Scientists studying the magnitude 7.0 earthquake that struck Haiti earlier this year warn that it was caused by a previously unknown fault in the Earth's crust.
Purdue University professor Eric Calais presented his team's findings this week at a conference of geophysicists in Brazil.
He said the newly discovered fault could put Haiti at risk for more earthquakes, but that scientists will need to do more research to assess the danger.
Earthquakes happen along faults, areas where the massive slabs of rock that form the Earth's outer layer meet or overlap. When the slabs slip or collide, the ground shakes.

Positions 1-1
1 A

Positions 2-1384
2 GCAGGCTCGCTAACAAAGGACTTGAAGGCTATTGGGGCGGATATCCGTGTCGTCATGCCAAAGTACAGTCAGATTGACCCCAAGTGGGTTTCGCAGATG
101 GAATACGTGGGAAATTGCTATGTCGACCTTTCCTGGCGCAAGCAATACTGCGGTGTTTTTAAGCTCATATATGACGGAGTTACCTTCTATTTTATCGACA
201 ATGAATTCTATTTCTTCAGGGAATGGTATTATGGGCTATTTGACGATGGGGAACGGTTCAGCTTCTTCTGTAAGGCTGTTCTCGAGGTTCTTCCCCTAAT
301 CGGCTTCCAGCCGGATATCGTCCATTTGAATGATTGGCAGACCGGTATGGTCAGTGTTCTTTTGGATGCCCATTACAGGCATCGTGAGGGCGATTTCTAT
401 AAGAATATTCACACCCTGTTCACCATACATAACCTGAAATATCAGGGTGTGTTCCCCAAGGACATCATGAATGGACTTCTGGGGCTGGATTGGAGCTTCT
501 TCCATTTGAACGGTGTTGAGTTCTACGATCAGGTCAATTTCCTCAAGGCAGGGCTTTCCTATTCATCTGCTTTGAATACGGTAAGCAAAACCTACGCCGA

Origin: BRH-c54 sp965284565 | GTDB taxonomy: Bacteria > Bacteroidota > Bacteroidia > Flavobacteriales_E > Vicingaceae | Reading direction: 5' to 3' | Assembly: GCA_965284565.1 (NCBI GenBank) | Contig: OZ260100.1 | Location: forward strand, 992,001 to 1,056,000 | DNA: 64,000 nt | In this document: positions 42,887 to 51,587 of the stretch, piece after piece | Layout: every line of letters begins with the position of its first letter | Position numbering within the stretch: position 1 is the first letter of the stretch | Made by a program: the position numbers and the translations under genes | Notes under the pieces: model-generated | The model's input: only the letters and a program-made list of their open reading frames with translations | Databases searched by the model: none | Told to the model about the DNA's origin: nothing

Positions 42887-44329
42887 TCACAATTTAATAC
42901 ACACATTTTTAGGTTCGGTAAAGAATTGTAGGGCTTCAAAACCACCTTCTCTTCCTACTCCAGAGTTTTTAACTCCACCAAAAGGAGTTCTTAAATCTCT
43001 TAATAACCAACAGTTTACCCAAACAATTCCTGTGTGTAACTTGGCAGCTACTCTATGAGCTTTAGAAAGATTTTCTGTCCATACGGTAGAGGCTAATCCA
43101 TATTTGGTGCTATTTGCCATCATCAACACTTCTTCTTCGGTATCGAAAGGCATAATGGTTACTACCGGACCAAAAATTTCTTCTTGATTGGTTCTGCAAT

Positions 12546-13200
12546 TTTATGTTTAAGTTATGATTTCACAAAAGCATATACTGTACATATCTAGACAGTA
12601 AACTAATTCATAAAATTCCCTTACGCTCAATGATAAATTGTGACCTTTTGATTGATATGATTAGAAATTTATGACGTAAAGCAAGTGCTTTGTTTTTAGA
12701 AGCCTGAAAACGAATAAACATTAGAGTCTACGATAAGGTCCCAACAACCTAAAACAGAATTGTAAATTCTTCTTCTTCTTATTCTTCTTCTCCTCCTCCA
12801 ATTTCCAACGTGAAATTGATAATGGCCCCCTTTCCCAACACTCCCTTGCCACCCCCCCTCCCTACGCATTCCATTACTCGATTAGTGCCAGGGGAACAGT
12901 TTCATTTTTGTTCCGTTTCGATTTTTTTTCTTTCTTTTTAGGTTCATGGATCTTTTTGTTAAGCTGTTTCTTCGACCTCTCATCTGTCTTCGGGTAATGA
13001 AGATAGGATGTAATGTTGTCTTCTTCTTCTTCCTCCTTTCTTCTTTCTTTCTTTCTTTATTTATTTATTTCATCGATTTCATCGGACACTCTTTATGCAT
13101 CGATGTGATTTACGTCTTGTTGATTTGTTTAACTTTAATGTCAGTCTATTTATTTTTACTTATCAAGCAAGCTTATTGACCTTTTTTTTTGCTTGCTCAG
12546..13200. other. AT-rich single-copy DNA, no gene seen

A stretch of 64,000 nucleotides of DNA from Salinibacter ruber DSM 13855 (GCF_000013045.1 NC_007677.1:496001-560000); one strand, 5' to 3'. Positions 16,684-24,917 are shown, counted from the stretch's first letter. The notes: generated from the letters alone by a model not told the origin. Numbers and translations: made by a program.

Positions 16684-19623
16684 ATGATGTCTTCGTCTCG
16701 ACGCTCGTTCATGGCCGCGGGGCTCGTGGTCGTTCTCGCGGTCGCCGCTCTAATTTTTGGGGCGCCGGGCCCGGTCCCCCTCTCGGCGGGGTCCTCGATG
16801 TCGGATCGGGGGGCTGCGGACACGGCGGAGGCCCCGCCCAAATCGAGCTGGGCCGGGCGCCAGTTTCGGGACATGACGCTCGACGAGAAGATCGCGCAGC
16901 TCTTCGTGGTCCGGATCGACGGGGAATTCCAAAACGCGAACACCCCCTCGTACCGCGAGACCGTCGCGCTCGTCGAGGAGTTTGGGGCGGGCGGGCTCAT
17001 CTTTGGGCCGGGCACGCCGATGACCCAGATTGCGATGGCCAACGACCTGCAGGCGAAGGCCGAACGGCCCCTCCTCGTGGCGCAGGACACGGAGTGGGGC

Scientists originally blamed the Haiti quake on movement along the well-known "Enriquillo" fault. But Calais' team found a previously unknown fault was responsible because of the way in which the ground moved.
They say the newly-discovered fault could be connected to a larger system of faults that have never been mapped.
Haiti is still struggling to recover from the January 12 earthquake that killed an estimated 230,000 people, left 1.5 million homeless, and caused $7 billion in damage.